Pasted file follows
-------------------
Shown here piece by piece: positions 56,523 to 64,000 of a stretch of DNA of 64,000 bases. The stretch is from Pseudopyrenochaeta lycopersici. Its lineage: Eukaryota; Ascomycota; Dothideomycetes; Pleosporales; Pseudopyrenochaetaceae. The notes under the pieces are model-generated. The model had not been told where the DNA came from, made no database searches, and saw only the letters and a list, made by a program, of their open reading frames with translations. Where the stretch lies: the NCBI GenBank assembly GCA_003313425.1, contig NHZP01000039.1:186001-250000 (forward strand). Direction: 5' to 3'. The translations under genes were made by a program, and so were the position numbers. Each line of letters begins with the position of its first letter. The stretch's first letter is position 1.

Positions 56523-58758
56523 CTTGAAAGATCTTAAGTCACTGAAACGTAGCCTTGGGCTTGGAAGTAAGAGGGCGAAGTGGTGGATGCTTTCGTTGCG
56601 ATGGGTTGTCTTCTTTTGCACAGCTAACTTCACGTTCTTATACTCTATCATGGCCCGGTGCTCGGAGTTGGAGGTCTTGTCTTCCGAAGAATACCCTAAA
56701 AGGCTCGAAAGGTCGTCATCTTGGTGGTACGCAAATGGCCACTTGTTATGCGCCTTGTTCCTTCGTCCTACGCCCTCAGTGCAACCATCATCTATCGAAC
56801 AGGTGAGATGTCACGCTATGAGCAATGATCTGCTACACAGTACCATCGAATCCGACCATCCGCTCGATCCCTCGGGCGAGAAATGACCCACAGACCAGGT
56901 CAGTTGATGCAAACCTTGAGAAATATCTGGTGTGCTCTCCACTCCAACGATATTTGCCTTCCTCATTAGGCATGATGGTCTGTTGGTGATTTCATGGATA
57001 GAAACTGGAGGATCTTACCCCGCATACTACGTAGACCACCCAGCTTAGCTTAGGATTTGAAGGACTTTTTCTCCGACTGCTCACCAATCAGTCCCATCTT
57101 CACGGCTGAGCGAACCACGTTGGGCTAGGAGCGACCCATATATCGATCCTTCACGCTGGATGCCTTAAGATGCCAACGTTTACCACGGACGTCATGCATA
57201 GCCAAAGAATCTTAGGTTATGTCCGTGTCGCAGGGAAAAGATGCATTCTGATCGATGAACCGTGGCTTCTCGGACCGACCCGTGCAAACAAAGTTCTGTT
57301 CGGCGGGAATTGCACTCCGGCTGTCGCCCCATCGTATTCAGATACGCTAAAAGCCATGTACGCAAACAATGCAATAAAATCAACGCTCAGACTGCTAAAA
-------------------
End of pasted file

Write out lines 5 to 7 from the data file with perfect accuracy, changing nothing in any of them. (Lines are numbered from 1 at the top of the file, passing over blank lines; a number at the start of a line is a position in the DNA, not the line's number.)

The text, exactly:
56701 AGGCTCGAAAGGTCGTCATCTTGGTGGTACGCAAATGGCCACTTGTTATGCGCCTTGTTCCTTCGTCCTACGCCCTCAGTGCAACCATCATCTATCGAAC
56801 AGGTGAGATGTCACGCTATGAGCAATGATCTGCTACACAGTACCATCGAATCCGACCATCCGCTCGATCCCTCGGGCGAGAAATGACCCACAGACCAGGT
56901 CAGTTGATGCAAACCTTGAGAAATATCTGGTGTGCTCTCCACTCCAACGATATTTGCCTTCCTCATTAGGCATGATGGTCTGTTGGTGATTTCATGGATA